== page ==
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Recursive Contracts

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  • Bardsley, P.

Abstract

We model career design as a recursive contract design problem in an overlapping generations firm. Agents live two periods. In period 1 they may be hired as employees, paid a wage, and produce output. In period 2 they may be promoted to become joint owners (partners) of the firm, producing no output directly, but setting the rules and receiving the residual income. Professional partnerships, such as the traditional law firm, are often organized like this. Employees are motivated not only by the wage but by the possibility of promotion to the partnership, and the opportunity to set the rules in the next period; the reward structure is thus recursive. The contracts that emerge in this environment are always inefficient. In many circumstances the inefficiency takes the form of “rat-race” contracts that specify very low wages and an inefficiently high level of effort. This conclusion seems to be robust to a range of variations in the environment.

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Bibliographic Info

Paper provided by The University of Melbourne in its series Department of Economics - Working Papers Series with number 797.

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Length: 21 pages
Date of creation: 2001
Date of revision:
Handle: RePEc:mlb:wpaper:797

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Related research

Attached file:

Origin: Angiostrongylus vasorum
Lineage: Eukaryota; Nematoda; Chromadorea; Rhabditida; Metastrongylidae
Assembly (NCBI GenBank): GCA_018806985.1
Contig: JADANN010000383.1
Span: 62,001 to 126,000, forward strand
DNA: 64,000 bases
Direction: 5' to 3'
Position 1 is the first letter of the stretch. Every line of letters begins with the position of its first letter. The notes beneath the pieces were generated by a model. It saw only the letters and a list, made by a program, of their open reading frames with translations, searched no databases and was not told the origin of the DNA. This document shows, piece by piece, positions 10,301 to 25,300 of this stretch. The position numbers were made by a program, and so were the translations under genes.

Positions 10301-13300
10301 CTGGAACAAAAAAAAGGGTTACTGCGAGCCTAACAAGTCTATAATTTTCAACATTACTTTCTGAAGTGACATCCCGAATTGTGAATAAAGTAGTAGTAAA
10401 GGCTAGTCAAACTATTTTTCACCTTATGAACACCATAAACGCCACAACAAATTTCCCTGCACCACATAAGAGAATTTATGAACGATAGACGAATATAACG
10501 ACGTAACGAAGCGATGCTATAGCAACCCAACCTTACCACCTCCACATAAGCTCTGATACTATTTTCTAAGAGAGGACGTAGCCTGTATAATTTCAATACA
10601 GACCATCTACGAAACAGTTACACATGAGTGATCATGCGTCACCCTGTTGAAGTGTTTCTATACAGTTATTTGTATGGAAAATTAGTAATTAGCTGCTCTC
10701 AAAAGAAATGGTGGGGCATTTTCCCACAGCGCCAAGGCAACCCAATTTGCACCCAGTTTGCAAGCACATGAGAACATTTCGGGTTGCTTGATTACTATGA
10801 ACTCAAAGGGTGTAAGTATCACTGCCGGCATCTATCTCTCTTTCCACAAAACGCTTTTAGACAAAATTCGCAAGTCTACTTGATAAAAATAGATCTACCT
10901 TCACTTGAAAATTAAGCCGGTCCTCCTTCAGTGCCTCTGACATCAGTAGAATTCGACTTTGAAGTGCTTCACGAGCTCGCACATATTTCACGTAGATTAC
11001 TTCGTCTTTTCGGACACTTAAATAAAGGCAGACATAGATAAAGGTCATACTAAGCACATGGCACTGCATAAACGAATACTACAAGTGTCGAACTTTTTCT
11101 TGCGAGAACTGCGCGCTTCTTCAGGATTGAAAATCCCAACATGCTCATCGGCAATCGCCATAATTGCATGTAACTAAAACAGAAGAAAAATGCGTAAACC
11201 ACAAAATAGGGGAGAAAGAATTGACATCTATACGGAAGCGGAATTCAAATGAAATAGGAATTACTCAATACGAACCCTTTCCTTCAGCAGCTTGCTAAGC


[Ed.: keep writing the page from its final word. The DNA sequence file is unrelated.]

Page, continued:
Keywords: recursive contracts; mechanism design; overlapping generations; rat-race;

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References

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  1. Farrell, Joseph & Scotchmer, Suzanne, 1988. "Partnerships," The Quarterly Journal of Economics, MIT Press, vol. 103(2), pages 279-97, May.
  2. O'Flaherty, B. & Siow, A., 1990. "Up or Out Rules in the Market for Lawers," University of Chicago - Economics Research Center 90-10, Chicago - Economics Research Center.
  3. Murphy, K.J. & Gibbons, R., 1990. "Optimal Incentive Contracts in the Presence of Career Concerns : Theory and Evidence," Papers 90-09, Rochester, Business - Managerial Economics Research Center.
  4. Landers, Renee M & Rebitzer, James B & Taylor, Lowell J, 1996. "Rat Race Redux: Adverse Selection in the Determination of Work Hours in Law Firms," American Economic Review, American Economic Association, vol. 86(3), pages 329-48, June.
  5. Christopher Ferrall, 1996. "Promotions and Incentives in Partnerships: Evidence from Major U.S. Law Firms," Canadian Journal of Economics, Canadian Economics Association, vol. 29(4), pages 811-27, November.
  6. Meyer, Margaret A & Vickers, John, 1997. "Performance Comparisons and Dynamic Incentives," Journal of Political Economy, University of Chicago Press, vol. 105(3), pages 547-81, June.
  7. Stoughton, Neal M & Talmor, Eli, 1999. "Managerial Bargaining Power in the Determination of Compensation Contracts and Corporate Investment," International Economic Review, Department of Economics, University of Pennsylvania and Osaka University Institute of Social and Economic Research Association, vol. 40(1), pages 69-93, February.
  8. Akerlof, George A, 1976. "The Economics of Caste and of the Rat Race and Other Woeful Tales," The Quarterly Journal of Economics, MIT Press, vol. 90(4), pages 599-617, November.
  9. Cremer, Jacques, 1986. "Cooperation in Ongoing Organizations," The Quarterly Journal of Economics, MIT Press, vol. 101(1), pages 33-49, February.
  10. Carr, Jack & Mathewson, Frank, 1990. "The Economics of Law Firms: A Study in the Legal Organization of the Firm," Journal of Law and Economics, University of Chicago Press, vol. 33(2), pages 307-30, October.
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Cited by:
  1. Peter Bardsley & Katerina Sherstyuk, 2001. "Rat Races and Glass Ceilings- Career Paths in Organizations," Working Papers 200106, University of Hawaii at Manoa, Department of Economics.

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